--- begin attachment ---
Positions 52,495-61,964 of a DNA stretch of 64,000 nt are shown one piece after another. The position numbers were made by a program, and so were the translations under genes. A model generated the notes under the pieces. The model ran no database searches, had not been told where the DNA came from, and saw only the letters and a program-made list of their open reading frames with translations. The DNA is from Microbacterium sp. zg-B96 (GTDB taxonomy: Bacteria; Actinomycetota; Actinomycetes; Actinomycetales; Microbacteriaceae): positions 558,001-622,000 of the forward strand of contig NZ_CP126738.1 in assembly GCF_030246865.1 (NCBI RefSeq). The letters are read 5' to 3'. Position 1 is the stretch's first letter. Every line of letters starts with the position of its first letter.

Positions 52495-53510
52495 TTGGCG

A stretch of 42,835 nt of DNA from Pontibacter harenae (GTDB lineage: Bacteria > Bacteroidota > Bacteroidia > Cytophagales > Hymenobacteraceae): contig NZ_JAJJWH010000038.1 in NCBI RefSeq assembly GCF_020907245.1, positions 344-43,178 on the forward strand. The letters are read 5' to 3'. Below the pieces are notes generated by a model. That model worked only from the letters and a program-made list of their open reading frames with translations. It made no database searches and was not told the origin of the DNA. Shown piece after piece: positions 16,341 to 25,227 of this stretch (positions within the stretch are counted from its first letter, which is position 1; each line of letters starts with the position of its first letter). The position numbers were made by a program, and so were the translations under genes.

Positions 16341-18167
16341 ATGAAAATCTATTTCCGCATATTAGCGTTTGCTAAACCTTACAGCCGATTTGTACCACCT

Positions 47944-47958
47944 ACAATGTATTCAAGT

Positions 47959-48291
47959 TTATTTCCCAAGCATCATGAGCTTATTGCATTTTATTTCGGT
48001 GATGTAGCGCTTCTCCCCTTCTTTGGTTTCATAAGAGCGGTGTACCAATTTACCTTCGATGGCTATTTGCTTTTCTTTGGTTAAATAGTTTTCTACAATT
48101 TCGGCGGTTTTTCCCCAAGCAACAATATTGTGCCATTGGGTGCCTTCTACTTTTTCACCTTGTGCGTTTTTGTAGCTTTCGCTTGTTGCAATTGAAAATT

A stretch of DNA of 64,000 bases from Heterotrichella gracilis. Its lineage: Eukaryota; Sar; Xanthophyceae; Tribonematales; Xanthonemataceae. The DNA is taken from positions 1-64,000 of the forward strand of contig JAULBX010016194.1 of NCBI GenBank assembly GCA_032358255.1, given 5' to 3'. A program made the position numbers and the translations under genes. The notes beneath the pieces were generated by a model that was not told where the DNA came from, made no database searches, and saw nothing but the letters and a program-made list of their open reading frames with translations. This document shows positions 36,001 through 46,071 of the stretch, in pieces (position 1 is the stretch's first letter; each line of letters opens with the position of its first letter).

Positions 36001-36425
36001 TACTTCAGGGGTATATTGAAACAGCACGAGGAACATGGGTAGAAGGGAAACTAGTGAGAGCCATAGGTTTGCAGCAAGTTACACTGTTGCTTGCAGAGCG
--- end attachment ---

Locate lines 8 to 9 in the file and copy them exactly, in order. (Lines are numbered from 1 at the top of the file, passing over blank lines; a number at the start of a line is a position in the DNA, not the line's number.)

47944 ACAATGTATTCAAGT

Positions 47959-48291